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Lecture by Professor Jong-Shi Pang, Epstein Family Professor of Industrial and Systems Engineering at the University of Southern California.
The presentation focuses on a unified framework for the design and analysis of distributed algorithm for computing of first-order stationary solutions for non-cooperative games with non-differentiable player objective functions.
These games are closely associated with multi-agent optimization, wherein a large number of selfish players compete non-cooperatively to optimize their individual objectives under various constraints. Unlike centralized algorithms that require a certain system mechanism to coordinate the players’ actions, distributed algorithms have the advantage that the players, either individually or in subgroups, can each make their best responses without full information of their rivals’ actions.
These distributed algorithms are by nature particularly suited to solve games where the large number of players in the game makes the coordination of the players almost impossible. There are two general approaches to establish the convergence of these algorithms - contraction versus potential based, each requiring different properties of the players’ objective functions.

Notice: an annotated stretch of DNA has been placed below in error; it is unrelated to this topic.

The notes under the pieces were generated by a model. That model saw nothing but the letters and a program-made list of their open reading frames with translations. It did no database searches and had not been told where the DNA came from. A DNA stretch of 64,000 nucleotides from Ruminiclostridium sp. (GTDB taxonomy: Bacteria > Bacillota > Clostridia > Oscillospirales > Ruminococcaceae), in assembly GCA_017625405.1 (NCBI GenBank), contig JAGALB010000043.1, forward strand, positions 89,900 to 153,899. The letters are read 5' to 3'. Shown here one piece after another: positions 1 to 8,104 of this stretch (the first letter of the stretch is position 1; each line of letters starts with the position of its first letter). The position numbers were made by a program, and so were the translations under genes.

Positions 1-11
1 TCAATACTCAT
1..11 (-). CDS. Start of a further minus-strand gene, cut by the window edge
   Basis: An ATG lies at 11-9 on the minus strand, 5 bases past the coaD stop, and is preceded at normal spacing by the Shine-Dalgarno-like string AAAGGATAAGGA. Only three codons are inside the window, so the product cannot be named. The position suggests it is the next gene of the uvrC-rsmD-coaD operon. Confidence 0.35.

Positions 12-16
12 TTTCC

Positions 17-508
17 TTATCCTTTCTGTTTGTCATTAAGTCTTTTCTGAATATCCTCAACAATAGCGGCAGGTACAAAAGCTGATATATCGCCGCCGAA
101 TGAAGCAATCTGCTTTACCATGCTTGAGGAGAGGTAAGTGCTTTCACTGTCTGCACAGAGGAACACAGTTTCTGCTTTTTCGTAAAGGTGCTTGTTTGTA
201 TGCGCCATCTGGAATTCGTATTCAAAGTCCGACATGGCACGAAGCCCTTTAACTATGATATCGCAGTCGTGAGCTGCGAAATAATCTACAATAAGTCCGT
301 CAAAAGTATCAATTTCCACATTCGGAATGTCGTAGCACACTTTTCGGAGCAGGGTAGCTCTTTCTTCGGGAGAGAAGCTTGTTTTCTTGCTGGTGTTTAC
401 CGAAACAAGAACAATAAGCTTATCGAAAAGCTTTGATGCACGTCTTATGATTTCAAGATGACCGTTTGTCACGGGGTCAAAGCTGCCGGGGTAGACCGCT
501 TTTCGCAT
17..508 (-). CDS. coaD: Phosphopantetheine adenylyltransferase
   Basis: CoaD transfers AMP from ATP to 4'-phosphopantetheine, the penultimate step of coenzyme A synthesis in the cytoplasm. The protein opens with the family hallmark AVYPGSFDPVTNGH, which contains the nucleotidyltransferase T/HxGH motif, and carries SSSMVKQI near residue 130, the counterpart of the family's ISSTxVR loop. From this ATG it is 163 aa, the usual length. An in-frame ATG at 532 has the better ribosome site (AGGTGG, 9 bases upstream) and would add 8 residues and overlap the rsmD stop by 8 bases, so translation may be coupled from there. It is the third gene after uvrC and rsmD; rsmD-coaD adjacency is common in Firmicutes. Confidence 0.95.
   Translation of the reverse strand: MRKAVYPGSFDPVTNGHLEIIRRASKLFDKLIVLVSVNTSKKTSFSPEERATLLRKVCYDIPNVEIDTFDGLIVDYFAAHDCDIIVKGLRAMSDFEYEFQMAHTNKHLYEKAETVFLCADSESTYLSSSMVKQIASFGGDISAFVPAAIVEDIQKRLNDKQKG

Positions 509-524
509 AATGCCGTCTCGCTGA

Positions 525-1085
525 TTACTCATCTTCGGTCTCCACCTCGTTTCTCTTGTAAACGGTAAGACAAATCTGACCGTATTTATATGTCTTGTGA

The presentation discusses the details of the convergence analysis based on these two approaches as well as the randomized extensions of the algorithms that require less coordination and hence are more suitable for big data problems.
Professor Jong-Shi Pang, Epstein Family Professor of Industrial and Systems Engineering at the University of Southern California.